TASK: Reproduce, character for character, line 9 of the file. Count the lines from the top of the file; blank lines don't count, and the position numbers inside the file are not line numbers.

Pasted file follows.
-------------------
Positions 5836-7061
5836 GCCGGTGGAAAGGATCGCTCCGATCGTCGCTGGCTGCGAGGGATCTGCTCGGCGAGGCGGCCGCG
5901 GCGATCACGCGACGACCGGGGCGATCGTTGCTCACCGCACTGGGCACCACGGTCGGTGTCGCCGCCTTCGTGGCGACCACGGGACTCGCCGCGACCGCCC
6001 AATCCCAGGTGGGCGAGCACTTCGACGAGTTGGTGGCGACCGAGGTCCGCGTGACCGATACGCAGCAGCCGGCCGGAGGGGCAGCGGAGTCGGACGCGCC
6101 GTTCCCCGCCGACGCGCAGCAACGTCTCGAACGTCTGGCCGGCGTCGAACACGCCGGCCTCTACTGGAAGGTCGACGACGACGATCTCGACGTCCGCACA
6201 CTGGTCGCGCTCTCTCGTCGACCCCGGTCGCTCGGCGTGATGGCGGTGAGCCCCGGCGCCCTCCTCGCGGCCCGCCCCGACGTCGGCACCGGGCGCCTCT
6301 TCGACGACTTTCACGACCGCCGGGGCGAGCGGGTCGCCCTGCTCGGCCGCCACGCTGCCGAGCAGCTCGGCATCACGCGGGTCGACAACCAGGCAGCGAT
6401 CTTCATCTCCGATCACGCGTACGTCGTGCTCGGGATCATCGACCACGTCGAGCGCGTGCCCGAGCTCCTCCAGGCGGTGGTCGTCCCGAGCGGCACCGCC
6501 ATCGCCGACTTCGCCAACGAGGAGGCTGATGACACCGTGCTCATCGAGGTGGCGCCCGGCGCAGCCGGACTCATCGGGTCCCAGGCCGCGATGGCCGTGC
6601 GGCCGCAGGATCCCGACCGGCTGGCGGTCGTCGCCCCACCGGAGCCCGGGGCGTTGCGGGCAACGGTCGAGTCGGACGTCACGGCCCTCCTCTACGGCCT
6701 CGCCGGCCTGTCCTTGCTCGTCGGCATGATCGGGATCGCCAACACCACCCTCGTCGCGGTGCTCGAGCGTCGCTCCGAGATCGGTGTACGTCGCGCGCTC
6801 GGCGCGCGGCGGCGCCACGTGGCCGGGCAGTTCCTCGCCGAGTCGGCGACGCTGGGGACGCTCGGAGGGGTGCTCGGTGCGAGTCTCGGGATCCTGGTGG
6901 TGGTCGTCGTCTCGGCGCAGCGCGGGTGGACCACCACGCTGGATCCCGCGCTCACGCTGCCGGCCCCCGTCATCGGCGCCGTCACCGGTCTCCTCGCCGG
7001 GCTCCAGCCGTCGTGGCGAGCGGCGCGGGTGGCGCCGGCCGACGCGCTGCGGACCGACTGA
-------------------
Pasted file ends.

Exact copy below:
6501 ATCGCCGACTTCGCCAACGAGGAGGCTGATGACACCGTGCTCATCGAGGTGGCGCCCGGCGCAGCCGGACTCATCGGGTCCCAGGCCGCGATGGCCGTGC